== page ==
Will Davis, in his book, Big Prayer, writes, “Here’s a dangerous question:  what are you praying for today that will require a miraculous answer from God?  What are you asking for that only God can do?  If you seem to be stuck in a prayer rut, if your ‘asks’ are limited to the token, ‘God bless Joe,’ and ‘God be with Sherri,’ kinds of requests, then it’s time for you to start taking some risks in prayer.  It’s time for you to start asking big.”

So it was in the book of Joshua chapter 10.  Listen to what he prayed:  “Sun, stand still at Gibeon, and moon, in the valley of Aijalon.”

Sun and moon stand still!?  Are you kidding?  What kind of prayer is this?  To pray this prayer would be nothing less than to ask God to tell the universe to stop in its tracks and to make time stand still.

But what happened when he prayed?  Listen to what the Bible said:  “And the sun stood still, and the moon stopped, until the nation took vengeance on their enemies.”

So how did all this begin?  The book of Joshua chapter 10 opens as the people of Gibeon are under attack.  Five Amorite kings were about to attack them, so the Gibeonites begged Joshua to help.  So Joshua immediately marshaled his troops and ordered an all-night march and a surprise attack on the enemy.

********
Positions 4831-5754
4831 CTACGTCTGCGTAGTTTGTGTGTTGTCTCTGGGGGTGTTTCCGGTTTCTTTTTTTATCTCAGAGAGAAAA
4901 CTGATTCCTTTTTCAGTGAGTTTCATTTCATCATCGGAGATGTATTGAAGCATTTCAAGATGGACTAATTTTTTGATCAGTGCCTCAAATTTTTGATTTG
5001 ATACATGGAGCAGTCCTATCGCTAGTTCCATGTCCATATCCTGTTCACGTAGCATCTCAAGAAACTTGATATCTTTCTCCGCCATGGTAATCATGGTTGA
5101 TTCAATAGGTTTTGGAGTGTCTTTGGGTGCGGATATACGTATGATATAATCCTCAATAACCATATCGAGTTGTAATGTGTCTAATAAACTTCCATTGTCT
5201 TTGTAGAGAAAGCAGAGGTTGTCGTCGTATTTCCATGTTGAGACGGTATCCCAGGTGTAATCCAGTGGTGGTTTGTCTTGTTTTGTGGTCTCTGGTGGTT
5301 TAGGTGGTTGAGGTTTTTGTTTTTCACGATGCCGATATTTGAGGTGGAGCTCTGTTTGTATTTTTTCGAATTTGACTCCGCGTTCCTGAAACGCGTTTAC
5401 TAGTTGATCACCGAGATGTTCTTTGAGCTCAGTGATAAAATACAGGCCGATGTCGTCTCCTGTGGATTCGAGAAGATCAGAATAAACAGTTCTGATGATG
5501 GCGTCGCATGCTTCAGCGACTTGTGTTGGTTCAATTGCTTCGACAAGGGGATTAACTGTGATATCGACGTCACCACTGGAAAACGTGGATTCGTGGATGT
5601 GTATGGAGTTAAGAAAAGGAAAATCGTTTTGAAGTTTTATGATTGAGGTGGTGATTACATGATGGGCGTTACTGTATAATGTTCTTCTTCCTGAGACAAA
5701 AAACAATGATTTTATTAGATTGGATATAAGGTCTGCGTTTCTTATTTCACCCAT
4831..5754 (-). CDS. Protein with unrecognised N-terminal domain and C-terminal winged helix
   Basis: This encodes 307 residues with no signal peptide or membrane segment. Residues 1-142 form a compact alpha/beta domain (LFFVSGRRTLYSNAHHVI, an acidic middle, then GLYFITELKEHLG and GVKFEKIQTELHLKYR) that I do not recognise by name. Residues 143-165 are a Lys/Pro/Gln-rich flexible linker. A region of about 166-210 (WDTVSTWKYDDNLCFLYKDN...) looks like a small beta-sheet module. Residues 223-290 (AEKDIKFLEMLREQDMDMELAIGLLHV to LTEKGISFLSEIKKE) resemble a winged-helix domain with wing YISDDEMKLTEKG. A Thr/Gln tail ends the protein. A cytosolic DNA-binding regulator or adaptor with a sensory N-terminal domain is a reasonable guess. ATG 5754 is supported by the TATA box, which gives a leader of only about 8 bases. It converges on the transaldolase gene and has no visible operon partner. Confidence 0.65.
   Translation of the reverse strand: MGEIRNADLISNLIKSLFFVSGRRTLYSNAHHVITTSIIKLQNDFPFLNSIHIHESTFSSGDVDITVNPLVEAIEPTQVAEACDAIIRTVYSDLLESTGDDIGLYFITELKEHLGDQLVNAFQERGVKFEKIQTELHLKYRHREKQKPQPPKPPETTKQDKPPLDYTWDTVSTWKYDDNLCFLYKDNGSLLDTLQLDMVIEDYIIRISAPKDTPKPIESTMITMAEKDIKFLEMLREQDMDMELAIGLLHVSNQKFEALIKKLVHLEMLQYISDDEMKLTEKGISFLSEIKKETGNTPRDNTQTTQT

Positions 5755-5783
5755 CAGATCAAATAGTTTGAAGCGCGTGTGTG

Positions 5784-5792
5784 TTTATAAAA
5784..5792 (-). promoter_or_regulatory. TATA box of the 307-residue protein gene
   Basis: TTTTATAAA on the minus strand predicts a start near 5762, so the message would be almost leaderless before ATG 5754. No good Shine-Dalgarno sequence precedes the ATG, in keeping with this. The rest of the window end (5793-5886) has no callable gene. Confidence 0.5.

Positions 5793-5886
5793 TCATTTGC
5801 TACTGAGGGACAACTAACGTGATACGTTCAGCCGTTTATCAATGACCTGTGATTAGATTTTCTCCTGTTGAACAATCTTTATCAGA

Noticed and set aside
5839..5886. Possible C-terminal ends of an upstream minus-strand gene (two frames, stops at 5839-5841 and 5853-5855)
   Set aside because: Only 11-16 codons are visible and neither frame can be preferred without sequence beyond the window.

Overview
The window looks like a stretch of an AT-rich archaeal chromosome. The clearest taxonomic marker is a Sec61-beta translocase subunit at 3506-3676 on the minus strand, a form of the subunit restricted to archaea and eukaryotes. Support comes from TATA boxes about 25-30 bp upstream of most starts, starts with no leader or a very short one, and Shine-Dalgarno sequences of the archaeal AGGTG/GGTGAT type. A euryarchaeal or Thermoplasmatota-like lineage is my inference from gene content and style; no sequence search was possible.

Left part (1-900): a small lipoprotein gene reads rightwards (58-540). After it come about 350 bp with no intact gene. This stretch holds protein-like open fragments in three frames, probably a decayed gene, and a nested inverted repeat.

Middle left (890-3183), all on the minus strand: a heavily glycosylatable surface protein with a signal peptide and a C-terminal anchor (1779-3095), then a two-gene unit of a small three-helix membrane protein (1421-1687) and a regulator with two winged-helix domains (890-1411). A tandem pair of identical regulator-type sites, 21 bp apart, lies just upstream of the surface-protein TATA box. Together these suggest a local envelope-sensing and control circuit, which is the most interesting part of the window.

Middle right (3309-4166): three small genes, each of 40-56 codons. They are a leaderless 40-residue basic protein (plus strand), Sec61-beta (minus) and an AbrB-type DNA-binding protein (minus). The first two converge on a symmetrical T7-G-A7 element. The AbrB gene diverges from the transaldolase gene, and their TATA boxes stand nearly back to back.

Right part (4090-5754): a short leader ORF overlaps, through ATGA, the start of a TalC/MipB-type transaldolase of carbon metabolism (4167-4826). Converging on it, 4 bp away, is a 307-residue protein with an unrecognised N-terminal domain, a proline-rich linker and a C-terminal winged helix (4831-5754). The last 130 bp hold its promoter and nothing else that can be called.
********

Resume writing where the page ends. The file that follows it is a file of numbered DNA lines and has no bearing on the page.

But it wasn’t easy.  Not only would it be a double-time march, at night, for a distance of some twenty-five miles, it would be up hill most of the way, with no chance to rest.  Still they hoofed it up the steep ravine toward Ai, then south to Gibeon, where they attacked the unsuspecting Canaanite army.  Even more, the Bible says God threw the enemy forces into confusion so the armies of the five kings fled.  Then He rained down hailstones on their enemies.  The storm was so massive, the Bible says more died from the hailstones than by the swords of Israel.

But the battle was dragging on and Joshua knew he needed more time.  So what could he do?  He needed to strike down that Amorite army as quickly and completely as possible, not tomorrow, not next Thursday.  Today.  He was desperate.

So he prayed a prayer, a remarkable, unbelievable, unprecedented prayer, a prayer like no one else ever prayed:  “Sun, stand still at Gibeon, and moon, in the valley of Aijalon.”

Then what happened?  At Joshua’s request and at God’s command, the sun and the moon stood still for an entire day.  And, as the Bible says, “There has never been a day like it before or since, when the Lord heeded the voice of a man.”